This is a guest post by Jack Turner
You’ve got to love the new football season. After those months of worrying about who your club’s going to sign, what system the manager will deploy and how good it is to have football back after a summer spent watching Wimbledon and the cricket, there are some things that you can rely on. Like Fulham. Teasing you like a beautiful woman, it all starts promisingly before going pear-shaped right at the end. Just like last season – a bright start, soft middle, before collapsing meekly right at the death.
I wouldn’t compare Roy Hodgson to a beautiful woman (although his new haircut makes the comparison a little easier). But, by virtue of masterminding possible the most impossible escape act known to man, he had ascended to cult status amongst the Fulham faithful. Those who questioned his rise to legendary status – quite legitimately given the dross we served up at home to Liverpool and Sunderland as well as at Derby – have been treated as though they didn’t drink the Cool Aid. Yesterday, however, he got things badly wrong.
A game against a newly promoted side is always going to be tough. Factor in the fact that it’s their first-ever Premier League fixture in their 108 year history and there are several players wanting to prove that they are worth a place at this level and you’ve got the task that was facing us at Hull. Mistake number 1 was not playing a holding midfielder. Andranik Teymourian would have fitted the bill – he might have stopped the silky skills of Geovanni, but even if he hadn’t he could thwarted that mazy dribble that led to Hull’s unexpected equaliser.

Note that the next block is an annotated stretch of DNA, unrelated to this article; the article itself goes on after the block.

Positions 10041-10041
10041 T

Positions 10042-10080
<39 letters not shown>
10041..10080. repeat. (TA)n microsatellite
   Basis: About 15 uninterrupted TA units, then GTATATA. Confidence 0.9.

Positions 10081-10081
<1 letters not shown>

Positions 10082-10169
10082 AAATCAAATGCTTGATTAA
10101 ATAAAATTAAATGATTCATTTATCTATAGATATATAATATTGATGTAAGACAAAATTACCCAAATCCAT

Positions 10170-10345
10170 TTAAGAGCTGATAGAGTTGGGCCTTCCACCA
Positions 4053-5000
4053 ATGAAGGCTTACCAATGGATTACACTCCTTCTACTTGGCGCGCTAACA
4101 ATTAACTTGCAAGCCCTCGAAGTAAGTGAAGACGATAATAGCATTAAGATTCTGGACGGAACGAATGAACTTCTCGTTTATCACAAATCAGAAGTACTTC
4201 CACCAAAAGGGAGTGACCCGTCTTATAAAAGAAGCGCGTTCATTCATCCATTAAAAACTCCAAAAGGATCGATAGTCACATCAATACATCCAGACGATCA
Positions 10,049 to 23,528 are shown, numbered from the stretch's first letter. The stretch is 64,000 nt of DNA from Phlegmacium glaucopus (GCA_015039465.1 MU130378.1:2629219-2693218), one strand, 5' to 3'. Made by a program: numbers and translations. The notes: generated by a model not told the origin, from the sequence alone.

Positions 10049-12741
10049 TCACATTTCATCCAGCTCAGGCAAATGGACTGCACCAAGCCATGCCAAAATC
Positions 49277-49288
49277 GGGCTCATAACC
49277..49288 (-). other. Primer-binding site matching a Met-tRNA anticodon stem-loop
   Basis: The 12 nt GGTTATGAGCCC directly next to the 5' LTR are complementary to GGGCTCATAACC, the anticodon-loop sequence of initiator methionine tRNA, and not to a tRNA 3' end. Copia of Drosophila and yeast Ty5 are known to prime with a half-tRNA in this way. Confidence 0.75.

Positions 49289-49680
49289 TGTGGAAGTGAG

Mistake number 1 could have been playing Seol Ki-Hyeon. If you listen to any number of keyboard warriors, Seol’s not good enough. He doesn’t show enough effort or end product and moved to Fulham just so he could hang out in New Malden/pick up the big bucks as part of an inspired new Far East marketing strategy pushed by our new sponsors, LG. Those judgements are a little harsh on Hull. And on Hodgson, especially when you consider the way he headed us effortlessly into an early lead at KC. Granted he didn’t do much for the remainder of the game, but both him and Bobby Zamora were given precious little service with which to add to our tally.
Far more culpable for our defeat were the supposedly all-conquering midifield. Zoltan Gera, idenitfied as one of the bargain’s of the season by two of the Guardian’s football experts on Saturday morning, showed finishing more often found in the playground when presented with glorious opportunities to double our lead. We should have been two or three up by the time Hull hassled and harried us with a more physical game after the break. Instead we were grimly hanging on for a point.
The toast of the last season – our free-spirited central midfield partnership of Danny Murphy and Jimmy Bullard – can’t escape the brickbats either. Bullard has always had a penchant for playing the implausible pass but the pair looked far too laboured and lightweight, especially up against George Boateng, who (as Dan predicted on Friday) swept up our attacks as efficiently as a Hoover.